4 Future Inventions We Will Wonder How We Lived Without

I have always wanted to be a Science Fiction writer. I am enthralled by the invention and imagination of writers such as Douglas Adams and Robert Heinlen. One day I will transmogrify my technical writing into something much more prosaic, and produce a novel of my own. Much like in my day job, as a DBA, it is the technology, the science that motivates me. As both DBA and fledgling writer, I’ll be disappointed if these four things don’t materialize as legitimate technologies before I write about them in my novel:

1. A Dream Recorder. All of my best solutions to the problems that bedevil my working day come in my dreams. My actual solutions are a pale and flawed imitation. Who doesn’t want to wake up and watch their dreams played back like a movie? Actually, perhaps you do not always want that, but imagine the creative potential! If nothing else, I’d finally remember how my perfect “SQL Server Optimization Service” works. On a higher level, if we can tap into the images that our minds produce while we sleep we are closer to touching our very essence, our consciousness. Then we can upload it to the Cloud and truly save ourselves.

2. An Intelligence Booster. We only use 10% of our brain. I know this because some neuroscientist figured it out (presumably using only10% of their sizable brain). If I’m going to implement even 10% of what I learn from my dream recorder, I’m going to need to use more than 10% of my brain. We can map the human genome and we know, roughly, which part of the brain is responsible for particular functions. So someone, please invent the synaptic cap that will make us all intelligent enough to understand highly complex processes and problems, like the Query Optimizer, or internal processes of DBCC, or how to agree with your partner which movie to watch next on Netflix. We can call this device the Syncap, pronounced either Sin Cap or Sync App. You choose.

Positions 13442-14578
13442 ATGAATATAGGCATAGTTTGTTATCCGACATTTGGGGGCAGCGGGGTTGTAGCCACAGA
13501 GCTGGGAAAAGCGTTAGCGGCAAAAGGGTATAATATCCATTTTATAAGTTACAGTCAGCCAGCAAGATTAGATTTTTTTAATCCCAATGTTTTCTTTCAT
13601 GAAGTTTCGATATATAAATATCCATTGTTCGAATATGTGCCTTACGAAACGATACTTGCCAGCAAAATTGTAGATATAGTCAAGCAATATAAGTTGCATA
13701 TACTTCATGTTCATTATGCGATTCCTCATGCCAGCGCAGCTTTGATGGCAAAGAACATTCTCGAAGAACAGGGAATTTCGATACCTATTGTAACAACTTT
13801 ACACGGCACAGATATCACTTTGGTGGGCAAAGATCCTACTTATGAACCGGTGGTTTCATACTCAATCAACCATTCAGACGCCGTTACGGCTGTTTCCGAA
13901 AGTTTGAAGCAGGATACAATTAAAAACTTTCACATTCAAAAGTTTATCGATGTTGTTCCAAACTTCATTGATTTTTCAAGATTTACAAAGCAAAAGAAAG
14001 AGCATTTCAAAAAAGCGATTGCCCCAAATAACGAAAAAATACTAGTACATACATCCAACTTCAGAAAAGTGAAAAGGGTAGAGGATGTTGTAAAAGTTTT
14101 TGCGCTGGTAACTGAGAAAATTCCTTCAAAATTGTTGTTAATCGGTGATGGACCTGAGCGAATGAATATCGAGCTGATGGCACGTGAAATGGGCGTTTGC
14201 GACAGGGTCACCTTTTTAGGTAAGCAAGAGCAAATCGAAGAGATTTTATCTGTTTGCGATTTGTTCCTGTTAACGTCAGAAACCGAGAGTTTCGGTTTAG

3. A Universal Translator. I’ve been to International SQL Server events, and other technical conferences, in various countries, and am impressed every time I witness a speaker move from their native Dutch or Spanish or Danish to English, for their presentation, and then smoothly back again. I also feel slightly guilty each time, because by contrast I’ve usually been too busy or lazy to master even the basics of the local language. Learning a language is difficult and takes time and immersion..It is a manual process. DBAs crave automation. We are SO close to having a device that can translate 50 different languages or more in both directions. We just need to add to that the ability to listen to us, comprehend, and translate and do so with the least amount of error. It will mean technical presentations can be in native tongue. It will mean I never again use my broken Spanish to inform a confused stranger that “my hovercraft is full of eels”, before resorting to waving, talking louder and pointing, just to find the closest ATM.

4. A Mind Reader. Finally, a device that would allow us to speak with and truly understand our pets, spouses and bosses. In some ways, the mind reader is the ultimate device. We would then not need smart phones to social network, we would not need the universal translator because we would no longer need languages. Combined with Syncap, we’d have collective have access to, and the ability to understand, all of the data in the world – assuming each person is willing to allow communal sharing of knowledge from their organic center of being. So long silicon. So long RAM. So long SSDs. So long Cloud. So long WiFi. So long and thanks for all of the fish.


I am sure that many of you have other technologies that would make the world better for you and more importantly for me. If you can think of any we welcome posting them up here while the Internet still exists and digital editorials are still in vogue. Soon they will be soooooo 2013.


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